Media, Politics & The Death Of Intellectual Honesty
from the what-just-happened dept
Okay. So that's actually kind of interesting. This Russian source was so eager to get a story out of the leaked emails that it misrepresented them -- either by accident or on purpose. That's marginally interesting, and certainly a fun thing to report on. What happened next is where things really go off the rails. While Sputnik pulled down its story once Eichenwald pointed out the error, a few hours later, Donald Trump mentioned the story at a rally as if it were true:
Those words sounded really, really familiar. Really familiar. Like, so familiar they struck me as something I wrote. Because they were something I wrote.
The Russians were quoting two sentences from a 10,000-word piece I wrote for Newsweek, which Blumenthal had emailed to Podesta. There was no mistaking that Blumenthal was citing Newsweek—the magazine’s name and citations for photographs appeared throughout the attached article.
Okay. So we've still got a story here, and the story is this: holy shit, Donald Trump is willing to take very, very unreliable sources and broadcast them as fact. But that's not the story that Eichenwald started pushing. He went on something of a Twitter rampage making a bunch of claims that were not supported at all by the story, claiming variably that (1) the leaked emails were doctored (2) that Wikileaks was responsible for this (3) that the Russians and Wikileaks are in cahoots and (4) that Trump and the Russians are in cahoots. Now, any of these might actually be true. But none of them are actually supported by any actual evidence. Eichenwald just makes the logical leaps from what's written above, assuming that only the Russians could have given Trump that news -- ignoring that the story on Sputnik was getting passed around on social media (again: real story: Trump relies on unreliable sources for news). Here are just a few of Eichenwald's many, many tweets promoting his own article (and note how most have tons of retweets):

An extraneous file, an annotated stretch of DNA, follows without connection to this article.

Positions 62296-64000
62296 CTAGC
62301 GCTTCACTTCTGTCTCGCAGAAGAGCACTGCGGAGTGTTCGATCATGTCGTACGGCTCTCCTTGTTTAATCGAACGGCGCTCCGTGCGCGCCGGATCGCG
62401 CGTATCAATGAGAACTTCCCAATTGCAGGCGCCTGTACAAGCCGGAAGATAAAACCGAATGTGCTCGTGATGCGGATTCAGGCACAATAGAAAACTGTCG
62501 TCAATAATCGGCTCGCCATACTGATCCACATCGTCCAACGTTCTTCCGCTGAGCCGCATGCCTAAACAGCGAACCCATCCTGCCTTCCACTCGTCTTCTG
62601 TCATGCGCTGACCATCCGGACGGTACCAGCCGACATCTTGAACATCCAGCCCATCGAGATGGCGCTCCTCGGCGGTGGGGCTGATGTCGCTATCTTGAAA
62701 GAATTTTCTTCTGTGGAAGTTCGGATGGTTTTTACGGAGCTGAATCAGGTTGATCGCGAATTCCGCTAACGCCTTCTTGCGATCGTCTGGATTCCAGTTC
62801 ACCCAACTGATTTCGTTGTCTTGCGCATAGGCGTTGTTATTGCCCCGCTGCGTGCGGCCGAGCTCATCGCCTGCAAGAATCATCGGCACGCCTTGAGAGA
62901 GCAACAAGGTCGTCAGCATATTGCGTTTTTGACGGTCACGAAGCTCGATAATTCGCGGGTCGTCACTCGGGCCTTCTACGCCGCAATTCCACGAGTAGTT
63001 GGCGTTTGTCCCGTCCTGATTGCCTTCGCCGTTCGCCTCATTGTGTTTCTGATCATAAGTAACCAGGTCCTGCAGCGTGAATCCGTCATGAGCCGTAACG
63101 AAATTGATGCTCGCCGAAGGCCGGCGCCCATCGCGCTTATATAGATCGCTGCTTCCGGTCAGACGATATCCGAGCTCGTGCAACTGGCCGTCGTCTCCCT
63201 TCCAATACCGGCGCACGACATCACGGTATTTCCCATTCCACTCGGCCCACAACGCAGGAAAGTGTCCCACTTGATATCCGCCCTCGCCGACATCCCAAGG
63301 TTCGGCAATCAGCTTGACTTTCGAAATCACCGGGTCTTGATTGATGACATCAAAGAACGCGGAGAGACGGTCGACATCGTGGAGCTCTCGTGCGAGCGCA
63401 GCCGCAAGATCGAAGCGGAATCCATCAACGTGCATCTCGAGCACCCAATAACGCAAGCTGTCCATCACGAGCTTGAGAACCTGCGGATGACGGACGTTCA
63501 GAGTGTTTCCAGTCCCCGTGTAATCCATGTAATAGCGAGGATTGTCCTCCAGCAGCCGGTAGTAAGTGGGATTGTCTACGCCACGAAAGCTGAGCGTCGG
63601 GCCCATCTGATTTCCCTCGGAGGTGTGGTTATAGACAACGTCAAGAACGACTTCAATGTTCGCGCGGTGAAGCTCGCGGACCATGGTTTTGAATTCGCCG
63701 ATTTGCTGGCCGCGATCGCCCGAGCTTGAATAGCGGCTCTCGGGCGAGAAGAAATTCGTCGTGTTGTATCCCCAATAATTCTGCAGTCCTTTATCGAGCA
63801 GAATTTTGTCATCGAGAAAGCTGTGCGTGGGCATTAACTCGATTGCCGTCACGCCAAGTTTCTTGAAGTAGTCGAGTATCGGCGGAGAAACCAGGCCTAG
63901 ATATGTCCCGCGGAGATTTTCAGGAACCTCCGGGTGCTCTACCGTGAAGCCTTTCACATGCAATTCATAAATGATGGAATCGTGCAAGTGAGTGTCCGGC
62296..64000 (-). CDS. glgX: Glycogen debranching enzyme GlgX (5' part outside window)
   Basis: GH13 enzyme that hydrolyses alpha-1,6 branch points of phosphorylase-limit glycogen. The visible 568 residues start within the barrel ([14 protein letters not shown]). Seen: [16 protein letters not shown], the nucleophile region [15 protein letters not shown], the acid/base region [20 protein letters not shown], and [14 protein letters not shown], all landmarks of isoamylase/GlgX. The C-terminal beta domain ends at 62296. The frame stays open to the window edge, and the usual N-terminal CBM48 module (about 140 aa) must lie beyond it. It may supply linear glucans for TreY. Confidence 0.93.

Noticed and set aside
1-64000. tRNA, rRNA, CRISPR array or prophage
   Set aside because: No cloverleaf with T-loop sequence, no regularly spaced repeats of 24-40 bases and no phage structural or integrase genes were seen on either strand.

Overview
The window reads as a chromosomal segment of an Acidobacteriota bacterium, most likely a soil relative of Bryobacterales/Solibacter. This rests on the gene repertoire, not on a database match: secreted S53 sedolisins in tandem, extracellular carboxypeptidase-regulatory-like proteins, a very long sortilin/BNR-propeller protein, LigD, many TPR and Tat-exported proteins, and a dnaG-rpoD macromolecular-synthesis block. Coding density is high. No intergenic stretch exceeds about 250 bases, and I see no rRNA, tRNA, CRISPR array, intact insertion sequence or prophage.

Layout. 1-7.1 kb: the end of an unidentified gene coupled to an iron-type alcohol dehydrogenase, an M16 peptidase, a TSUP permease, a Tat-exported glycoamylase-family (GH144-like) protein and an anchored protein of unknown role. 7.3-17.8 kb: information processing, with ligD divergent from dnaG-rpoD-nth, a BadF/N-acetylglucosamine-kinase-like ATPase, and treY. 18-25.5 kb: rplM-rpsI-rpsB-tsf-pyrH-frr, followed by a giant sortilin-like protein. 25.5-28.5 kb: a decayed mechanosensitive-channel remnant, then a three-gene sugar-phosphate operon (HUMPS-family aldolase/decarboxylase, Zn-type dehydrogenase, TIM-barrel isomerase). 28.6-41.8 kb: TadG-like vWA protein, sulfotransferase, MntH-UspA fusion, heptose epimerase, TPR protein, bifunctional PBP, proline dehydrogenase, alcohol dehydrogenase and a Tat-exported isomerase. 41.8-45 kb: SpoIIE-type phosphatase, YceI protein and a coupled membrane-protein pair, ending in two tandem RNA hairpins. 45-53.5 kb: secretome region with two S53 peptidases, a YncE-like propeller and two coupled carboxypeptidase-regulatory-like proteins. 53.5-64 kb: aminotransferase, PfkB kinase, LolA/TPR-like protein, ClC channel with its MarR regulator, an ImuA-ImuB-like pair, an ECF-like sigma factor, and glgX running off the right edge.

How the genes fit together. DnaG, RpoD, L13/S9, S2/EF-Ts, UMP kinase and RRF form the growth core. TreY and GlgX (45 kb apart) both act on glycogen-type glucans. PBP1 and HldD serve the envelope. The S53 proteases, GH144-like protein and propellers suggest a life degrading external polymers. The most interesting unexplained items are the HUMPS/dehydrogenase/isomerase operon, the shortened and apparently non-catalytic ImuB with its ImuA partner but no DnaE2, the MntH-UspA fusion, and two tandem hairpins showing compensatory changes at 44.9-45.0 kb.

At a rally in Wilkes Barre, Pennsylvania, Trump spoke while holding a document in his hand. He told the assembled crowd that it was an email from Blumenthal, whom he called “sleazy Sidney.”
“This just came out a little while ago,’’ Trump said. “I have to tell you this.” And then he read the words from my article.
“He’s now admitting they could have done something about Benghazi,’’ Trump said, dropping the document to the floor. “This just came out a little while ago.”
This morning lots of people were pointing out the problems with Eichenwald's exaggerations about his story, including the Washington Post, NY Magazine and Glenn Greenwald at the Intercept. Greenwald's account highlights that many Hillary Clinton supporters keep saying that the Podesta leaks include faked emails, but no one has pointed out a single one.
Eichenwald, for his part, keeps insisting that the original Sputnik report involved a "manipulated" email, which implies that the email was faked or doctored. This is flat out wrong. The email was misrepresented. It's entirely possible that it was misrepresented on purpose to make Clinton look bad. But misrepresented is different than doctored. Here, let me prove it to you: Eichenwald misrepresented who could have possibly seen the Sputnik piece. He did not doctor that information.
I don't think -- as some are claiming -- that this is evidence of "media bias" on Eichenwald's part. I honestly think that he's guilty of the same thing that probably happened with Sputnik. He saw what seemed to be a really great story, and oversold it. Sputnik did the same. Both look bad.
And, honestly, almost everyone comes out of this looking bad. Eichenwald and Newsweek oversold a story. Various Clinton supporters look bad for buying the claims in the story without reading them or checking them carefully. Trump, of course, looks bad for relying on a Russian government site for unreliable news. And, basically, everyone looks at this story and sees from it what they want. Trump supporters can see more examples of media bias. Clinton supporters believe there's more support for the idea that Russia is supporting Trump. Wikileaks haters get more ammo claiming that the site is working with the Russians and/or that it's releasing fake emails (though it does not appear to be doing so). Again: many of these things may actually be true, but this story only supports the single claim of Trump relying on bad info.
But this is the state of things today. 2016 can't end fast enough. Hopefully 2017 is better.